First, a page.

• Discusses how to do QoS routing with discrete cost functions. QoS routing is a technology that may be used to enable QoS support over the internet for IP Telephony, an application with specific QoS constraints. In QoS routing we want to find a minimal cost path in the network that can satisfy some cost function. This cost function might be a function of bandwidth, delay, etc. and is used to define the utility of different links in the network (and is different from the pricing concept of cost).
• Results: this paper uses discrete cost functions to better model QoS routing in the internet. A polynomial-time approximation scheme for the problem of QoS routing with discrete cost functions is given.
R. J. Edell and Pravin Varaiya, "Providing Internet Access: What we learn from the INDEX Trial," Index Project Report 99-010W, University of California, Berkeley, April 27, 1999.

S. Shenker, Fundamental Design Issues for the Future Internet, IEEE Journal of Selected Areas in Communication, Vol. 13, No. 7, September 1995.

Routing

A. Dubrovsky, M. Gerla, S. Lee, D. Cavendish, "Internet QoS Routing with IP Telephony and TCP traffic," in Proceedings of ICC, New Orleans, June 2000.

• Proposes a new QoS routing method to enhance support of IP telephony. Significant delay and throughput improvement is achieved with the new scheme because congestion points can be avoided.
• The technique consists of the following steps: (1) end hosts receive OSPF topology information with QoS information about each link, (2) they pick a path to minimize a set of QoS constraints, (3) the call is rejected if path can't be found. The end nodes choose the path through the network and performs Call Admission Control (CAC).
• Experiments are performed with (1) only IP telephony traffic and (2) a mixture of IP telephony traffic and FTP traffic. They find that more calls accepted with minhop with CAC than in MC Bellman ford, as MC Bellman ford uses alternate path routing to provide additional capacity to calls. In addition, better delays and fewer losses are realized with QoS routing. However, QoS routing doesn't help much for uniform traffic patterns if both use CAC.
V. Paxson, "End-to-End Routing Behavior in the Internet" in Proceedings of SIGCOMM, 1996.

Regulation and Standards Development

K. Asatani, "IP and Telecommunication Integration: De Jure and De Facto Standards Have Entered a New Era"[abstract], in IEEE Communications Magazine, Vol. 37, no. 6, pp. 140-147, June 1999.

• An overview of the key organizations designing standards for IP telephony. IP is main focus of IETF, but the recent convergence with telecom networks is drawing attention of traditionally PSTN-oriented groups such as ITU-T, ATM-F, DAVIC, and TIPHON to focus on IP related technologies. The article describes the structure of IP related organizations, reviews IP related activities of other organizations, and overviews the collaborative relationship amongst them.  Definitions: De Jure = according to law; by right. De Facto = in reality or fact; actually.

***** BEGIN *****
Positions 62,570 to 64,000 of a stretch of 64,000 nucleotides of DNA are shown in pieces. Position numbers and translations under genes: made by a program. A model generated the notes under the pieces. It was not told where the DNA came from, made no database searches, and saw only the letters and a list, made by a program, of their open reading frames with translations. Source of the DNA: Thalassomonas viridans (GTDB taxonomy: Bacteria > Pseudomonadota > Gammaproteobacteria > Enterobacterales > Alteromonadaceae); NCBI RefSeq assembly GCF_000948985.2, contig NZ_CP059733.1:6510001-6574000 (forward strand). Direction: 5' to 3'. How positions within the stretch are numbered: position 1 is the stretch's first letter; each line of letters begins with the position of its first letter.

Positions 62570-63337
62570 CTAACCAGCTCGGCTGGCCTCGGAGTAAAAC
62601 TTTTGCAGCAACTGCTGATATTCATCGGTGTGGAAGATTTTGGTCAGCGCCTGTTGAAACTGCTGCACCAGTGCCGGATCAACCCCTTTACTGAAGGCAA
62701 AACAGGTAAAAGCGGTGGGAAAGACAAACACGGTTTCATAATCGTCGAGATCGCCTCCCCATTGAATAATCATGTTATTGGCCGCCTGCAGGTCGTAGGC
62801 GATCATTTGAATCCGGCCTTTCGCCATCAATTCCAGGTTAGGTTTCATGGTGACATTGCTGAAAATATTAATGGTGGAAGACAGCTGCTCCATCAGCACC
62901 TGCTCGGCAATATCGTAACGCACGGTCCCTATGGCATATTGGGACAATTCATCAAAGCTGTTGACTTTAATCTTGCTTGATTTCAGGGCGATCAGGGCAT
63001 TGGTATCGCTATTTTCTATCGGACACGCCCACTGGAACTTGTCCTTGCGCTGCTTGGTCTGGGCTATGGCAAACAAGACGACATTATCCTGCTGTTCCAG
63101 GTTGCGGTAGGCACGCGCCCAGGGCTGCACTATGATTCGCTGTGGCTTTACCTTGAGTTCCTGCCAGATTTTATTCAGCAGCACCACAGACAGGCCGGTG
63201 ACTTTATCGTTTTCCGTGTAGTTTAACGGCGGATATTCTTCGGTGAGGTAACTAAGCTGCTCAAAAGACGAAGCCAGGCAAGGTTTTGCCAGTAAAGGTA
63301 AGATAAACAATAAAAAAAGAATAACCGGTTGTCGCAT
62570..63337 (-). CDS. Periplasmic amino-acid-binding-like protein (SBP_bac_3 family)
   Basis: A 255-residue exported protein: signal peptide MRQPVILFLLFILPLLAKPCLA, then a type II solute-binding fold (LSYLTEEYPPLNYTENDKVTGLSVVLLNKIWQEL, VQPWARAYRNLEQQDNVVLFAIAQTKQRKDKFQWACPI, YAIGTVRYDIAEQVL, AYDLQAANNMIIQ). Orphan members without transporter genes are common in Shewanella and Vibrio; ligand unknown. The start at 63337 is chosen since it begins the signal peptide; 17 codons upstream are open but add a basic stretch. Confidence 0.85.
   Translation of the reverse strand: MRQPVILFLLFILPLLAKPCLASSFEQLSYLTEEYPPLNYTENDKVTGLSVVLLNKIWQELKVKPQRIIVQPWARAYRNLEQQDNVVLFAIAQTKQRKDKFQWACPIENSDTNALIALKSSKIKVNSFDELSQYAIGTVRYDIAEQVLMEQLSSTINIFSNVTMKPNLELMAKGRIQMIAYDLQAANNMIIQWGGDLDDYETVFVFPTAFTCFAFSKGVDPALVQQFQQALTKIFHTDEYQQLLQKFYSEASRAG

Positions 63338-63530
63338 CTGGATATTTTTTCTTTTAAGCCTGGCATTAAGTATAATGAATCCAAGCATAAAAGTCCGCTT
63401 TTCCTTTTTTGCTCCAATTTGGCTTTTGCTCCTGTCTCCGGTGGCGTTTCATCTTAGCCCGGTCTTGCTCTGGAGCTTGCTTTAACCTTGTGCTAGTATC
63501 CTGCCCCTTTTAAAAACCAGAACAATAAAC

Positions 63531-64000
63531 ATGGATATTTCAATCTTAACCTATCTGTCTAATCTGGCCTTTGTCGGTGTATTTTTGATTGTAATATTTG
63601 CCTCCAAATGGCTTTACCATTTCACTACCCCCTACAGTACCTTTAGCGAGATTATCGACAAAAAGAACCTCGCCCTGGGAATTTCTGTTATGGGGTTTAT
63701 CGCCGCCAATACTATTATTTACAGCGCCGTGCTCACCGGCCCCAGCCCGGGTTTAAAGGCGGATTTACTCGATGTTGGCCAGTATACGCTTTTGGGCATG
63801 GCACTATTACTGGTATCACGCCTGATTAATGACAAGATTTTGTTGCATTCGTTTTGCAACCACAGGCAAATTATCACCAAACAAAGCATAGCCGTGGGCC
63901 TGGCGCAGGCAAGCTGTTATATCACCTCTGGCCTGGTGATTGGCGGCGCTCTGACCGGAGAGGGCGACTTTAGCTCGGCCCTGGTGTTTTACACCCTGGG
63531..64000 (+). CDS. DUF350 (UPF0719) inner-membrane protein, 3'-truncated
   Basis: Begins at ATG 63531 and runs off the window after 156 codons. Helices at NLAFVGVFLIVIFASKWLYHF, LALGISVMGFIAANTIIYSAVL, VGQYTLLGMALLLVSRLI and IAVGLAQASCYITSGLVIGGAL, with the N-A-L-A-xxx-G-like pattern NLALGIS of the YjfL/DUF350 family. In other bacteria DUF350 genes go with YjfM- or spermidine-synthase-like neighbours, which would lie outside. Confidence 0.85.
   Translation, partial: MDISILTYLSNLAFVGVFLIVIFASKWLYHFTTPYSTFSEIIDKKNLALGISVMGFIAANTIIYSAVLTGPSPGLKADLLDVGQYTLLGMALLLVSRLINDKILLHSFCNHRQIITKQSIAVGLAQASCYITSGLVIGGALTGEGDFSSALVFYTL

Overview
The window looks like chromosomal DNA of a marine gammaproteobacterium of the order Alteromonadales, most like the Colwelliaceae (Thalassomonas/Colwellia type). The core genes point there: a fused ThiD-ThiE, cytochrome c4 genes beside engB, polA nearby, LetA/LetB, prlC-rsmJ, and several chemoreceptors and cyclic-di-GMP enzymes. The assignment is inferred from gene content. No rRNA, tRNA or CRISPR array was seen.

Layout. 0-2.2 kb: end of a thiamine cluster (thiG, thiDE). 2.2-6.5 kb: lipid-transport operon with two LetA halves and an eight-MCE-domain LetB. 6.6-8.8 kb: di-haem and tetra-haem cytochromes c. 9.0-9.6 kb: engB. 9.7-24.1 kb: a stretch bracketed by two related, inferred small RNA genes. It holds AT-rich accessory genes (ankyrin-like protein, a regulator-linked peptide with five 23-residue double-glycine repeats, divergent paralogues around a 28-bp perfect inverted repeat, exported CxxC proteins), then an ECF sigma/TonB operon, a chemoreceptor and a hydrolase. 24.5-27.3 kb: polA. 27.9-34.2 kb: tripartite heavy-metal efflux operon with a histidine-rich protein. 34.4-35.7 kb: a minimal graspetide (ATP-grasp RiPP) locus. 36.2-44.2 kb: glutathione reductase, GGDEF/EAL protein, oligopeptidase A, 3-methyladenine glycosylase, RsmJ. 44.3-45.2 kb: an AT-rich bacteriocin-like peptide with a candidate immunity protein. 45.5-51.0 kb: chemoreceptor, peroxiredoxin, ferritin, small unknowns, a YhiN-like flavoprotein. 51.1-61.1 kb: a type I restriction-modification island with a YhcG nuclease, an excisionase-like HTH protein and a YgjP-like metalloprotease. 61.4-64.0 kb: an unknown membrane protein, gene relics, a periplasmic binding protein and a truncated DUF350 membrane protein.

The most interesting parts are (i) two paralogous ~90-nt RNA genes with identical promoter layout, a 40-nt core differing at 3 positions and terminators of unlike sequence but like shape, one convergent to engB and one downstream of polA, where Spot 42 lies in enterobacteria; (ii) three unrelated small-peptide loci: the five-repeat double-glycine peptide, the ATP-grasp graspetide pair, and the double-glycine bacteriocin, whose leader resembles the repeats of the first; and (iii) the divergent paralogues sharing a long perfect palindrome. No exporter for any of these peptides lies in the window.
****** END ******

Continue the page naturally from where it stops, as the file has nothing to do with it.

• The IETF is part of the IAB, which in turn is a part of ISOC. The IETF publishes RFCs. IESG manages a standard track, which is a procedure of getting standard status for RFCs. RFCs change status from PS to DS, and then DS to Standard. Working groups write drafts which turn into RFCs with rough consensus. The ITU-T has established a liaison with IETF and feels that the IP project is of highest priority.
• The ATM forum development is carried out by a bunch of working groups. The forum deals with cross section of IP and ATM issues.
• DAVIC focuses on systems and applications development based on MPEG-2. DAVIC specifications are mostly available as standards and specifications from the ITU-T, ISO/IEC, JTC1, and IETF. However, DAVIC will prepare original specification if one doesn't exist.
• The TIPHON group works solely on IP telephony standards. It is composed of several working groups (WG) on IP telephony, including requirements, architecture, signaling, QoS, Wireless. TIPHON develops standards to support interactions between the IP network and the PSTN (SCN), in particular, the following scenarios are considered: IP to SCN, SCN to IP, SCN to IP to SCN, IP to SCN to IP.
• The Multimedia Switching Forum (MSF) provides standards for a multiservice switch based on the ATM platform.
• The Optical Internetworking Forum (OIF) develops specs for optical internetworking.
Dialogic, "Regulation," Technical white paper.
• A short history of regulation in the IP telephony market. Each time an Inter eXchange Carrier (IXC) terminates a call at a LEC, it must pay the LEC 3 cents per minute. The American Carriers Telecommunications Association (ACTA) petitioned the FCC to force IP Telephony Service providers to pay the same fees and to stop the sale of IP telephony software. The FCC decided to classify ISPs as "end users" and hence not subject to regulation. Hence IP telephony can be used to bypass tariffs for long distance access (although economics tend to favor using IP telephony to bypass the local loop, as mentioned in "Cable IP Telephony Primer").